BLOG 372 November 20, 2017

In the midst of the “push and pull” of Middle-Eastern politics and structure, periodically the Israel Antiquities Authority and other archaeologists make important discoveries. Perhaps, no place else in the world has attracted such fervent interest. My dear friend, Dr. William Tabbernee, author of Early Christianity in Contexts, has made similar archaeological explorations exploring the history of the Montanists. His work and findings are fascinating to explore.

Just recently another such discovery was made beneath Jerusalem’s Western Wall. Wilson’s Arch was the last in a series of arched bridges that connected to the Temple Mount from the West. Today it is the only remaining remnant of the Second Temple period. A huge aqueduct also passed over the arch. In an attempt to further date this area, Dr. Joe Uziel, Tehillah Lieberman, and Dr. Avi Solomon discovered a 200 seat amphitheater built in a Roman style like the ones at Caesarea or Beit She’an except much smaller. The uncovered theater sat under Wilson’s Arch, providing cover in case of rain or storms. Interestingly enough, the archaeologists are not sure this semi-circular theater was ever used. One archaeologist deemed this the most important discovery in the last thirty years.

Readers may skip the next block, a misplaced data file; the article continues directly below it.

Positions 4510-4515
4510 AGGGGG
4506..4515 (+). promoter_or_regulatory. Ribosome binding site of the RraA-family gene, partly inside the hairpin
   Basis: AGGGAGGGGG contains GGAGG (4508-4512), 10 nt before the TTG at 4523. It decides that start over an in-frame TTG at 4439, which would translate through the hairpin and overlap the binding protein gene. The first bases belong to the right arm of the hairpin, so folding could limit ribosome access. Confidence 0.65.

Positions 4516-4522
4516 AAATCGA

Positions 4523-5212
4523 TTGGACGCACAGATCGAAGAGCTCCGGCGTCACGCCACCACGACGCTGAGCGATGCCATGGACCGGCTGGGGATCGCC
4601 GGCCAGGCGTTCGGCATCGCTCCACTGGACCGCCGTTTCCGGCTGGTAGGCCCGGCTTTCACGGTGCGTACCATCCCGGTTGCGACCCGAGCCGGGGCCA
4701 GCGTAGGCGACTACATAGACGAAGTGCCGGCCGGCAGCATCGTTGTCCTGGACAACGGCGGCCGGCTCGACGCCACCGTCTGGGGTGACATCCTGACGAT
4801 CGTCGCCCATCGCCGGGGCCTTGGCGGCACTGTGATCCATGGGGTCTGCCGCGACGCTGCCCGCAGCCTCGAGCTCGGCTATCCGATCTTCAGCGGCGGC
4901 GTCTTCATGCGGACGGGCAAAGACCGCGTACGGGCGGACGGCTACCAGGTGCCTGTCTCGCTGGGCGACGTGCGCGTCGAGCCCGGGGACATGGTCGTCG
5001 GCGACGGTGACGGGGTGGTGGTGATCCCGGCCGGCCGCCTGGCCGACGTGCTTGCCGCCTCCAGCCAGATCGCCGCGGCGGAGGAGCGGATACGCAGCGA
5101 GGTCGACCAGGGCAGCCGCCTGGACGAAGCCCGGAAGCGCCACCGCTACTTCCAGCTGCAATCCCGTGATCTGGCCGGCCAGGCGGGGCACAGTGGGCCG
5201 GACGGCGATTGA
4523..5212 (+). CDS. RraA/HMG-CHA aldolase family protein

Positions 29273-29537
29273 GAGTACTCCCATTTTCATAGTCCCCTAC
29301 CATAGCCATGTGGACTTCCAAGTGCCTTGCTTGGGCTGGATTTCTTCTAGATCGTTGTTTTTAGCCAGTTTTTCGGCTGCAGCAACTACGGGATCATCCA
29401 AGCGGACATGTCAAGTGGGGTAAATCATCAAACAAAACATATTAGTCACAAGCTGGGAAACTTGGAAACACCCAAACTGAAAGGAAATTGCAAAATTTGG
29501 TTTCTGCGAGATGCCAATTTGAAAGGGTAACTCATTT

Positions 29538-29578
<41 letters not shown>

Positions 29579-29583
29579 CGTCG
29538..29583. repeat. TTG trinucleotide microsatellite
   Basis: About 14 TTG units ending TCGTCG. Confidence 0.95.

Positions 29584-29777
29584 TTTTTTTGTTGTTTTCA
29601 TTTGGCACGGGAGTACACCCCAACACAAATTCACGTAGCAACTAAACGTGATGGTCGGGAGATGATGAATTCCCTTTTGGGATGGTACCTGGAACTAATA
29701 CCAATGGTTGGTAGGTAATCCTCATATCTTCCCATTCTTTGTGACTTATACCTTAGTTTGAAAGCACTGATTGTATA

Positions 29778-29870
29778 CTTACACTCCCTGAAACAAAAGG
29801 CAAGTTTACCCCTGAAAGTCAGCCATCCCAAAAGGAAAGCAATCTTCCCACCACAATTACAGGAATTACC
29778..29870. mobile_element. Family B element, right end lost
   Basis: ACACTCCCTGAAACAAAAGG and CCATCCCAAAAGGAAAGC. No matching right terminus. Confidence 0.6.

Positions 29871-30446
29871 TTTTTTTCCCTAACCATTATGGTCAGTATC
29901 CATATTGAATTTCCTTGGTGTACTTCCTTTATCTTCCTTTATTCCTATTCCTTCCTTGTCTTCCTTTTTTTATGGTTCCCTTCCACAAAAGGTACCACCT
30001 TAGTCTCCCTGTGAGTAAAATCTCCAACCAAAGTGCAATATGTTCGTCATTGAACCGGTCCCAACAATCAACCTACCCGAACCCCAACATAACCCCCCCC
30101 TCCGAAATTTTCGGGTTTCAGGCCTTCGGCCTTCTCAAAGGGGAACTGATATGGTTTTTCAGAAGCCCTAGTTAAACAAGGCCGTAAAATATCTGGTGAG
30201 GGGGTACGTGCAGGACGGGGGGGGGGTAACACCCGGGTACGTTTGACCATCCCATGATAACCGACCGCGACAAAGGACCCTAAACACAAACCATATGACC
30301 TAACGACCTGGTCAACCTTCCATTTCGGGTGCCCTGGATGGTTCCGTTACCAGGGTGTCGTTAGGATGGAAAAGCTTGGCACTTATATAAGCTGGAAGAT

One speculation is that it was built around the time of the BarKokhba Revolt and war and may have not been finished because of that insurrection against the Romans. Other similar findings were left unfinished from this period, suggesting the same possibility. The findings around the Wilson Arch area emphasize how significant these discoveries in the region can be.

On my visits to Jerusalem, a friend who is an American archaeologist took me inside these excavations to walk around the bedrock foundation of the original Temple Mount. Having removed dirt that for centuries had piled up against the city walls, they uncovered a large rock pathway that still had one of the stones split apart when the Romans took the Second Temple down. For 2,000 years no one had seen or walked on that stone. I stood there in awe of what it felt like to put one foot in the 21st century and the other in the first century!

Such finds are worthwhile indeed!

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Filed under Bible Lands, Israel, middle east

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